Home » Affordable Housing Credit Reimbursement Denied to Hopewell Township

Affordable Housing Credit Reimbursement Denied to Hopewell Township

by Mary Galioto

Nearly one year ago, Hopewell Township passed a resolution to commence litigation against the State of New Jersey to retrieve $639,644.75 of unpaid funds, due to the Township, from conditions provided in the New Jersey Economic Stimulus Act of 2009. Because those fund were never made available, Hopewell Township filed a motion asking the Court to reimburse the municipality either financially, or with credits towards its fair share affordable housing obligation.

This week, Judge Mary C. Jacobson of Mercer County issued a final opinion in response to Hopewell Township’s motion.

Hopewell Township to Commence Legal Action Against State for Unpaid Funds

With regard to the background of the unreimbursed funds, in 2008, the statewide Non-Residential Development Fee Act imposed a 2.5% statewide affordable housing development fee on all non-residential new construction within the state. In Hopewell Township, the non-residential project was the one constructed by Capital Health Systems (CHS) which paid the Township a non-residential development fee in the amount of $639,644.75.

The following year, the New Jersey Economic Stimulus Act entitled developers to a refund of non-residential development fees that had been previously paid to the Township. The Stimulus Act further provided that, if a municipality had to refund these fees, then the municipality would be reimbursed for those funds from the New Jersey Affordable Housing Trust Fund, for which there was 15 million dollars allotted. Hopewell Township reimbursed the $639,644.75 to CHS but never received a reimbursement from the Affordable Housing Trust Fund or COAH (Council on Affordable Housing). In March of 2010, the Township received a statement from COAH saying that they were still determining whether there was any money available to pay the reimbursement.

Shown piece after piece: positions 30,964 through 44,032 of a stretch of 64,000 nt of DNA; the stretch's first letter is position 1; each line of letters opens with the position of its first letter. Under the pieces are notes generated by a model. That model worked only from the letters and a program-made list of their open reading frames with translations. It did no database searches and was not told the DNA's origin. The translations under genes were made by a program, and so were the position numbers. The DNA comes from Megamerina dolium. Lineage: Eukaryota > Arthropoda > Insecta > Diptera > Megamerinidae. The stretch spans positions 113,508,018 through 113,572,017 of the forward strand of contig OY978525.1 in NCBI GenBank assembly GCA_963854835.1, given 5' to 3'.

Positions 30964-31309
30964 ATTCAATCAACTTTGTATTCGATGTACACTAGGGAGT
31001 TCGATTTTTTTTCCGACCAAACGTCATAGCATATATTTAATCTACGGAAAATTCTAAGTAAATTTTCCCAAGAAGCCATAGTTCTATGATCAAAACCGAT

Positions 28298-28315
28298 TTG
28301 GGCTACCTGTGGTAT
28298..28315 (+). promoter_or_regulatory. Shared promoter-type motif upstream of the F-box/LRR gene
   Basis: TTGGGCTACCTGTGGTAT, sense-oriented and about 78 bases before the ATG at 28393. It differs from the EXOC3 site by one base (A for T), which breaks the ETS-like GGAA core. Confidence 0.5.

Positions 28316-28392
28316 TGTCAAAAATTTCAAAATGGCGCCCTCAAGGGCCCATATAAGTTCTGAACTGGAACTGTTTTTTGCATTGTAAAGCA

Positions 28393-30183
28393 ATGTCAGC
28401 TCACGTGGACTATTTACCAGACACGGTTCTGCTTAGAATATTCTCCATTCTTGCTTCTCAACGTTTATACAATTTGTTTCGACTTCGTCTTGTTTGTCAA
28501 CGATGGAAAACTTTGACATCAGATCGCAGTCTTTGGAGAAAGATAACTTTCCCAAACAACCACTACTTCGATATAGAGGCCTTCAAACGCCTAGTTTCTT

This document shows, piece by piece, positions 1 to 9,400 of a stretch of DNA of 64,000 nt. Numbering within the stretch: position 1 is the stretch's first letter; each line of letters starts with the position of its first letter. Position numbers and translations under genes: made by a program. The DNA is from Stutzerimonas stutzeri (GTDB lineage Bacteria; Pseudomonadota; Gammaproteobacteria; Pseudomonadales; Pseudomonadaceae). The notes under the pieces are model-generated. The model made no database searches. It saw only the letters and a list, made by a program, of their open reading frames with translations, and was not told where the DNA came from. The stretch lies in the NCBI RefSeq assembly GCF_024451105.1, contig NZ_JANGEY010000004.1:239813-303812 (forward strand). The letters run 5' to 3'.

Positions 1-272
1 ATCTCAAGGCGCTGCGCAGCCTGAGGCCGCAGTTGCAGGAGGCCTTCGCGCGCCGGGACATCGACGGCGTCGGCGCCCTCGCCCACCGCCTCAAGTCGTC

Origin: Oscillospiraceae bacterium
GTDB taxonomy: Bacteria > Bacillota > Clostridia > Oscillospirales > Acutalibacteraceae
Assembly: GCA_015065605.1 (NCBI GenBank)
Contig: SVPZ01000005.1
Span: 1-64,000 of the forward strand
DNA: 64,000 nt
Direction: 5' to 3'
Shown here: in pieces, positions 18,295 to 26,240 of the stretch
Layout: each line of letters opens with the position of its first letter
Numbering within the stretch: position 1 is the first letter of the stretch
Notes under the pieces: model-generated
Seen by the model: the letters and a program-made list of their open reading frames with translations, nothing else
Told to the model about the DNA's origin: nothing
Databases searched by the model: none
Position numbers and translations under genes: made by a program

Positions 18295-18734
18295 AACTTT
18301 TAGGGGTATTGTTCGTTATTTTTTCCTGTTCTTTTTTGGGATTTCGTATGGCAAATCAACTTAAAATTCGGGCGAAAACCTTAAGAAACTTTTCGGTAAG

Discussions at the Committee meeting last February involved the estimated attorneys fees for the lawsuit to pursue the roughly $600K and the likelihood of success in the case. Steve Goodell, Township Attorney estimated the counsel fees to be $20,000.

Hopewell Township Prevails in Affordable Housing Reimbursement Lawsuit” … Or did they?

“I think it is a good investment,” said then-Mayor Harvey Lester. “I don’t want taxpayers to be out the $600K+ without trying to get the money back. This is the first step in being successful and, without it, there is no chance of succeeding.”

When then-committee member (now mayor) Kevin Kuchinski inquired about the number of cases of this type that have been successful, Goodell informed the committee that there have been no other cases of this type and, if the Township could not get the money back, they would be requesting a reduction in affordable housing obligation numbers. The resolution passed unanimously.

Want to catch up on the background of affordable housing obligations and COAH in New Jersey? Check out MercerMe’s article COAH in 90 seconds: Making housing accessible, or Affordabullsh*t?